New York, June 10, 2020 (NAN) Acclaimed Nigerian writer and feminist, Chimamanda Adichie, says there is a “global epidemic” of a sense of entitlement by men to women’s bodies.
Adichie stated this in her contribution during a United Nations virtual forum on sexual and gender-based violence on Wednesday.
The event, held via video links, was tagged “Combating and preventing sexual and gender-based violence in humanitarian crises”.
Citing recent cases in Nigeria, Adichie decried the pervasiveness of rape and other forms of sexual assault on women and girls in the society.
The author of the ‘Half of Yellow Sun’ also lamented the stigmatisation of rape victims, blaming it on cultural bias against the female.
Authorities in Nigeria are currently tackling a spate of rapes and killing of women across the country in recent times.
On June 2, in the Akinyele area of Ibadan, a 19-year-old student of the Institute of Agriculture, Research and Training, Ibadan, Barakat Bello was gang-raped and murdered.
Similarly, Vera Omozuwa, a 22-year-old 100-level student of the University of Benin, was ganged raped and killed by unknown persons in Benin.
Adichie said: “I think that there is an epidemic of male entitlement towards female bodies.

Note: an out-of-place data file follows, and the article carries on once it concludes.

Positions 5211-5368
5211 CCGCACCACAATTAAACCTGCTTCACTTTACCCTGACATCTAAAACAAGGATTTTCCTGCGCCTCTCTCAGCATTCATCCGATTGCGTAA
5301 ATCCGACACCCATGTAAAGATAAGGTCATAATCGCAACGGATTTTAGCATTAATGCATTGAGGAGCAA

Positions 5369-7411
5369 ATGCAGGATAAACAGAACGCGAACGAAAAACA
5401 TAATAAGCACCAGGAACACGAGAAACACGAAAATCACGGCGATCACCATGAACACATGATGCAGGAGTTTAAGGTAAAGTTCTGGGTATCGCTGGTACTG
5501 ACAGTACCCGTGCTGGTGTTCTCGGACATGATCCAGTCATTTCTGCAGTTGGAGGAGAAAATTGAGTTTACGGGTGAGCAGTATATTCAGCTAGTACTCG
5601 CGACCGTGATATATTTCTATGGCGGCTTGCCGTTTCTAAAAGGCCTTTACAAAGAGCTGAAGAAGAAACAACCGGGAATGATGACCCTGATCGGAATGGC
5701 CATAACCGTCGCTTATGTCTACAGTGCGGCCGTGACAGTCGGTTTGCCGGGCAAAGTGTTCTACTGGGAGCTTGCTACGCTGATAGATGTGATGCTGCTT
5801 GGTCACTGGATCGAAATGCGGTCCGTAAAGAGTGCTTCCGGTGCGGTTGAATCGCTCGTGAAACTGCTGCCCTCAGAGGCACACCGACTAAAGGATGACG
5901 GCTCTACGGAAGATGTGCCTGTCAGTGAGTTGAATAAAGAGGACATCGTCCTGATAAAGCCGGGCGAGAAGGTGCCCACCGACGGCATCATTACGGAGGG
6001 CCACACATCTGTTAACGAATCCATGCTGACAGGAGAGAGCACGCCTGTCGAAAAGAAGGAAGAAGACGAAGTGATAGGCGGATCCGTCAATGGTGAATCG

“It’s a global epidemic, and it’s something we need to address.
“What I have noticed in reactions to these horrific cases is that there is a language around rape and sexual assault on women that we really need to think and talk about.
“We live in a culture that diminishes women, and so both men and women participate in that culture’’.
She said that there had been so many disappointing views from Nigerians asking questions like: ‘what was the girl wearing when she was raped?’
According to her, this is as if, what she was wearing or doing, justifies her being raped.
The award-winning novelist also drew attention to lack of sex education and questioned the language of discussing issues around rape and sexual assault.
“What language do we give girls to talk about their bodies?
“What language do we give boys to talk about what girls and women represent in our societies?
“When I was growing up, I don’t think I had the language to talk about my experience had I been a victim of sexual assault.
“The word for vagina in my language, Igbo, is loaded with shame and if you are a good girl you are not supposed to know that word,’’ she said.
“So, it matters, how we teach girls to talk about these things because if they don’t have the language they don’t feel equipped to talk about what is happening to them.’’
Adichie said that society should find ways to make women and girls sharing their experience both “ordinary and heroic”.
She stressed the need for boys to be taught at an early age that they are not entitled to women’s bodies.
She added that girls, on their part, should be taught that their bodies belong to themselves only.